Teacher Shortage Myth Debunked
California Teacher Empowerment Network (CTEN) president Larry Sand, checks in with the truth behind the latest perceived teacher shortage: teacher unions are losing members. If teacher unions are currently doing such a great job of representing teachers’ interests, why are they losing member? Is that why they must force teachers to pay dues? Aha! Check it out in Union Labor Watch.
For years, teachers unions have been moaning that nearly half of all new educators leave the profession within the first five years. They and others have repeated the claim so many times that it has taken on the mantle of truth. But like so much else the unions say, fact checking reveals something quite different. Veteran teacher union watchdog Mike Antonucci has been doing his best to destroy the “revolving door of teachers” fairytale for years. And now we have a report released in April from the National Center of Education which finds that only 17 percent of new teachers had left the profession between 2008 and 2012. While this new data may put a crimp in the teachers unions’ argument, they are sure to keep complaining about that 17 percent, and cite as reasons: poor pay, a good economy, the Koch Brothers, a bad economy, ALEC, too much testing, too little respect, corporate ed reform, etc. But as Antonucci points out, teachers typically leave their jobs for pretty much the same reasons as everyone else – spouse relocating, giving birth, poor health, etc.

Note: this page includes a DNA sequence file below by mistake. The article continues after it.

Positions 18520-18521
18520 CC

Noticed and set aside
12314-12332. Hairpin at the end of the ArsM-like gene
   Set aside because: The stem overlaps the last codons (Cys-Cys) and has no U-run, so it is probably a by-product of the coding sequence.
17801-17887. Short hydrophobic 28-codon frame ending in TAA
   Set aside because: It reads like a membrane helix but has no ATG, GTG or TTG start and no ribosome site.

So with the “five and out” myth debunked, the education press needed a new juicy story to jump on, and unsurprisingly, The New York Times came to the rescue. Motoko Rich’s “Teacher Shortages Spur a Nationwide Hiring Scramble (Credentials Optional)” sent all the usual suspects reaching for smelling salts. Her article can be summed up in the second paragraph. . ..